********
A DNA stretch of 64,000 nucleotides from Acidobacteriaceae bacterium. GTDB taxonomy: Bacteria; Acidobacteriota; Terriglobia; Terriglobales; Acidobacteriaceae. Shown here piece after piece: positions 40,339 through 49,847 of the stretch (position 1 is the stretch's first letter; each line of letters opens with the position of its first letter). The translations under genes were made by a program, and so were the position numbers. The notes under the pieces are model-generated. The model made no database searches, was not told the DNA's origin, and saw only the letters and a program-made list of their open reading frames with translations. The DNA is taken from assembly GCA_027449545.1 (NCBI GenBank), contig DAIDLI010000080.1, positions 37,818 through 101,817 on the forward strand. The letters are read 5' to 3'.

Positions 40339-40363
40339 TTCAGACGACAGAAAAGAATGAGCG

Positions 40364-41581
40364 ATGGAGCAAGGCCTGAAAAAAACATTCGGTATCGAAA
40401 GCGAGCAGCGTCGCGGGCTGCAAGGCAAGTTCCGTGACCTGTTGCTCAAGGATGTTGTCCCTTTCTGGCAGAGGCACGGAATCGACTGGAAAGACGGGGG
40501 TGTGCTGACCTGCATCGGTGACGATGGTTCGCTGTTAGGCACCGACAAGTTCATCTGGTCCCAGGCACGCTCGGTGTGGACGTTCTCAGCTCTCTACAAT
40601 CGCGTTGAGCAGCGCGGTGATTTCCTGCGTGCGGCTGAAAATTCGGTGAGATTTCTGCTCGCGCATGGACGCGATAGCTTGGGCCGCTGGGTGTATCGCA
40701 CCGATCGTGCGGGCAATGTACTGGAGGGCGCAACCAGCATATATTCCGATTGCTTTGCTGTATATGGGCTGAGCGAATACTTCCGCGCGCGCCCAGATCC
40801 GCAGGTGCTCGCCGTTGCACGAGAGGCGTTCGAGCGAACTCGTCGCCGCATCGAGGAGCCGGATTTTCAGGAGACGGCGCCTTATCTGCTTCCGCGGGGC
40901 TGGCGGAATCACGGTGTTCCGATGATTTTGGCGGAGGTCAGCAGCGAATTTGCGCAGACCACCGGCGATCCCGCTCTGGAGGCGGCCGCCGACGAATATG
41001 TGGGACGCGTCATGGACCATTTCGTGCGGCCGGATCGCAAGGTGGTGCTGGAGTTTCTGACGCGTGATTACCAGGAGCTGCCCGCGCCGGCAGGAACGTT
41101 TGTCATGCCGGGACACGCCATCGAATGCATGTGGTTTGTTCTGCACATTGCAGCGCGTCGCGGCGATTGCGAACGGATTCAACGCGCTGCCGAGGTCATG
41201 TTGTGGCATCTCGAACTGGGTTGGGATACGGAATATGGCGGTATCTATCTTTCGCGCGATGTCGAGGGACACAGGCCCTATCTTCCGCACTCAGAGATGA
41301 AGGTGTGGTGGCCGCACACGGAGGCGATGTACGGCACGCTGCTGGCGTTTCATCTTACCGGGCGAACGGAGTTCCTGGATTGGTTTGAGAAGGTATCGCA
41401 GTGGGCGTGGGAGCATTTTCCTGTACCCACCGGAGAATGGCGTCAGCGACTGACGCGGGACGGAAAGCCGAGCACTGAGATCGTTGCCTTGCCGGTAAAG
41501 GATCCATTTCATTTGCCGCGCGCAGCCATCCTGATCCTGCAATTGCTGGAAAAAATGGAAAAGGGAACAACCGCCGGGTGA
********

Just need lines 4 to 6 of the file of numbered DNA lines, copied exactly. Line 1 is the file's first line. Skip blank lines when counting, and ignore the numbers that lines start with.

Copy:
Positions 40364-41581
40364 ATGGAGCAAGGCCTGAAAAAAACATTCGGTATCGAAA
40401 GCGAGCAGCGTCGCGGGCTGCAAGGCAAGTTCCGTGACCTGTTGCTCAAGGATGTTGTCCCTTTCTGGCAGAGGCACGGAATCGACTGGAAAGACGGGGG